The incredible accessibility of extremely high spatial and temporal resolution data from the Solar Dynamics Observatory creates an opportunity for students to do near real-time solar investigations in an astronomy lab environment. We are developing a short series of laboratory exercises using SDO (AIA, HMI) data, targeted for Community College students in an introductory astronomy lab class, extendable to high school and university students. The labs initially lead students to explore what SDO can do, online, through existing SDO video clips taken on specific dates. Students then investigate solar events using the Heliophysics Events Knowledgebase (HEK), and make their own online movies of events, to discuss and share with classmates. Finally, students can investigate specific events and areas, selecting specific dates, locations, wavelength regions, and time cadences to create and gather their own SDO datasets for more detailed investigation. In exploring the Sun using actual data, students actually do real science. We are in the process of beta testing the sequence of labs, and are seeking interested community college, university, and high school astronomy lab teachers who might consider trying the labs themselves.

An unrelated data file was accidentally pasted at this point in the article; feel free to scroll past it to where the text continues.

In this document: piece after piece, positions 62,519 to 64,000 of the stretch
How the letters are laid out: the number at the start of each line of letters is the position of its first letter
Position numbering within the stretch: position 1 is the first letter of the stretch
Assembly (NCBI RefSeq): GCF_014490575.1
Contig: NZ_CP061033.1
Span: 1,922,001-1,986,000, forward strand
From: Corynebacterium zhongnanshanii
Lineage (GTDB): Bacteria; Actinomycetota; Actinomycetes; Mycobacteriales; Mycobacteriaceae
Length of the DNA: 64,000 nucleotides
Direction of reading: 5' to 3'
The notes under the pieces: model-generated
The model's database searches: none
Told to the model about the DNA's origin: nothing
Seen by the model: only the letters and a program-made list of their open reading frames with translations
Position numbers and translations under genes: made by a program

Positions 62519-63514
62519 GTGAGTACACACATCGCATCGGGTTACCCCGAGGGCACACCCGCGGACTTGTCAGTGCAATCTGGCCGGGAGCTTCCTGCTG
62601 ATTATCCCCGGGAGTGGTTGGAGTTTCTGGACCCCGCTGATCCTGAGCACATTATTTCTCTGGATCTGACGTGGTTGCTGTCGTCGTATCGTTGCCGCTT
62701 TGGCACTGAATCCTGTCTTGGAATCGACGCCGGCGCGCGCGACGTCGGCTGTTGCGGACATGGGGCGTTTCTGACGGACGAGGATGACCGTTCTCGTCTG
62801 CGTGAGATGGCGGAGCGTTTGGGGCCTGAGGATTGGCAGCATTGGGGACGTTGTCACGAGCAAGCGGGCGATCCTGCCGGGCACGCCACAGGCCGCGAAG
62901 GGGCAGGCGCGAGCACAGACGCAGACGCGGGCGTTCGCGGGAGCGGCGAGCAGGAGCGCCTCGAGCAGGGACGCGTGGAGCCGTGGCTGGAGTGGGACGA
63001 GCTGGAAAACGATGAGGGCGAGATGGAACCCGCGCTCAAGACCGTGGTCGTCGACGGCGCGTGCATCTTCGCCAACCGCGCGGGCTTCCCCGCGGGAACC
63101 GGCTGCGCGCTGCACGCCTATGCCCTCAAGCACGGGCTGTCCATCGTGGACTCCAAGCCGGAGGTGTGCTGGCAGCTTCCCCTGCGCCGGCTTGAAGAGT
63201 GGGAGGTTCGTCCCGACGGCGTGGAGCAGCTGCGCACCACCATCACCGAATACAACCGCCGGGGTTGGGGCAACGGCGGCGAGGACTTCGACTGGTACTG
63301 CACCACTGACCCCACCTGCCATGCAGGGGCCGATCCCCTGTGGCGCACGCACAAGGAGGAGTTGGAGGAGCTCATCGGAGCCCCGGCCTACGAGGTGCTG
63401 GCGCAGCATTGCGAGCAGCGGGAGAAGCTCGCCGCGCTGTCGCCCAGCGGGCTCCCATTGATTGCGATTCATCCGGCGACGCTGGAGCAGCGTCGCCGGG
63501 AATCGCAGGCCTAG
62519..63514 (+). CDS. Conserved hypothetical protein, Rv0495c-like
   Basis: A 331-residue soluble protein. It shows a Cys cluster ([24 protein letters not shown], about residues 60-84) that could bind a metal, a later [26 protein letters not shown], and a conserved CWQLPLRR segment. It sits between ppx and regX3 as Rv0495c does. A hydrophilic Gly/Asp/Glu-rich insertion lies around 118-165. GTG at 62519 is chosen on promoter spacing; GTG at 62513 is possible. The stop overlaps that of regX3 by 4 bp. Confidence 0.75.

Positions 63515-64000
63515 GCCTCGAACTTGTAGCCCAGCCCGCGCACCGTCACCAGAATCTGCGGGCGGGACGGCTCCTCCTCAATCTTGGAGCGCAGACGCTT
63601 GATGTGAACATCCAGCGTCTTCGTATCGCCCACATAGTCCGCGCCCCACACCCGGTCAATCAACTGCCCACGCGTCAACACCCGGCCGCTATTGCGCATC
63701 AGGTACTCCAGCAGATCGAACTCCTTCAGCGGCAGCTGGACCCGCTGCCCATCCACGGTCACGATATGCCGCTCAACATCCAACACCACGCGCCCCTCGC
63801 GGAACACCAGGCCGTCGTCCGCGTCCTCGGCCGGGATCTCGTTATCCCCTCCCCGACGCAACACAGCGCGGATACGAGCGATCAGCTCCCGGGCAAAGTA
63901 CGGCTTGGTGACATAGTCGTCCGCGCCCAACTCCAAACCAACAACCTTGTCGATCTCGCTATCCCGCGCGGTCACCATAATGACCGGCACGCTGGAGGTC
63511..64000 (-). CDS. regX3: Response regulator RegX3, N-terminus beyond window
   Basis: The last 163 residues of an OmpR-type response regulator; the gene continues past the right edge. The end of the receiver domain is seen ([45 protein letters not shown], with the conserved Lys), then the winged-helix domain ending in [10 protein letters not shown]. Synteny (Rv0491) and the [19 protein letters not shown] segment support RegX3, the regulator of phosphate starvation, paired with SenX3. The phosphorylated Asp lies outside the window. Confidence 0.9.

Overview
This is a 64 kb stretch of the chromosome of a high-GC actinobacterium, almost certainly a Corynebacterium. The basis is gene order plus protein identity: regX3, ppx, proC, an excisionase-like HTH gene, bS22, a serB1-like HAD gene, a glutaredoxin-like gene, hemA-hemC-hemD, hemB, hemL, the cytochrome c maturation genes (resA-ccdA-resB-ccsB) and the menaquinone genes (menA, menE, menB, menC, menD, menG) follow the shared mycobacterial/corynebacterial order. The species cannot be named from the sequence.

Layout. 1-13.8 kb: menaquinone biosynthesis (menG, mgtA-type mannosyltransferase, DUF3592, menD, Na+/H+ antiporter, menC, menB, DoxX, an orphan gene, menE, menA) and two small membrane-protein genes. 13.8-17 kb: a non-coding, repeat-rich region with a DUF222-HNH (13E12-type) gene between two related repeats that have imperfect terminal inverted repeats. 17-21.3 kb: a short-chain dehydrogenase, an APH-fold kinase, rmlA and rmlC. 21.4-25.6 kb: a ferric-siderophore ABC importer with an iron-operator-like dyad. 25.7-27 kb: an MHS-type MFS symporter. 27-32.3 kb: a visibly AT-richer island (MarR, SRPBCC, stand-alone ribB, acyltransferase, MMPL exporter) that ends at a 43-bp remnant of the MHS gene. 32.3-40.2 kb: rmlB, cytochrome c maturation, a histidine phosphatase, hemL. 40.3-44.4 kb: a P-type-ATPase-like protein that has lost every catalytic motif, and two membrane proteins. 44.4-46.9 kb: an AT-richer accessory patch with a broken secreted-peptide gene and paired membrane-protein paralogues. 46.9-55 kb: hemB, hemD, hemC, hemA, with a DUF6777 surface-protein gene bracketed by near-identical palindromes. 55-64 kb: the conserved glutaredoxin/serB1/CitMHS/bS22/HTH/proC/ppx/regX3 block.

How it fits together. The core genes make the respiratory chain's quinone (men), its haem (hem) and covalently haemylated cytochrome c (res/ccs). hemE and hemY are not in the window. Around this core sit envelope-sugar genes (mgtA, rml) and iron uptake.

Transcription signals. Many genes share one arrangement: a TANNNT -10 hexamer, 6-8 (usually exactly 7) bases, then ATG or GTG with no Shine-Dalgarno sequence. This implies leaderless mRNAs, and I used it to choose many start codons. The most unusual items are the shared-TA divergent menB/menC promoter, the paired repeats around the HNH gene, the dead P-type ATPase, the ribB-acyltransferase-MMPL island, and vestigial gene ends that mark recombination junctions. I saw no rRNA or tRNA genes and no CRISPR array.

HMI Status and Highlights

Author(s): P.H. Scherrer

Institution(s): Stanford University

Abstract:

Calibrated HMI basic observable quantities have been available for almost 2.5 years. Higher level standard HMI data products for magnetic fields and helioseismic derived parameters have been available for about a year. This talk will give a brief status update on the standard products and describe a few findings based on these products.




SDO/AIA Prominence physical conditions

Author(s): Schmieder, B.(1), Parenti, S.(2), Dudik, J.(1) (3), Aulanier, G.(1), Heinzel, P.(4), Zapior, M. (5), Golub, L. (6)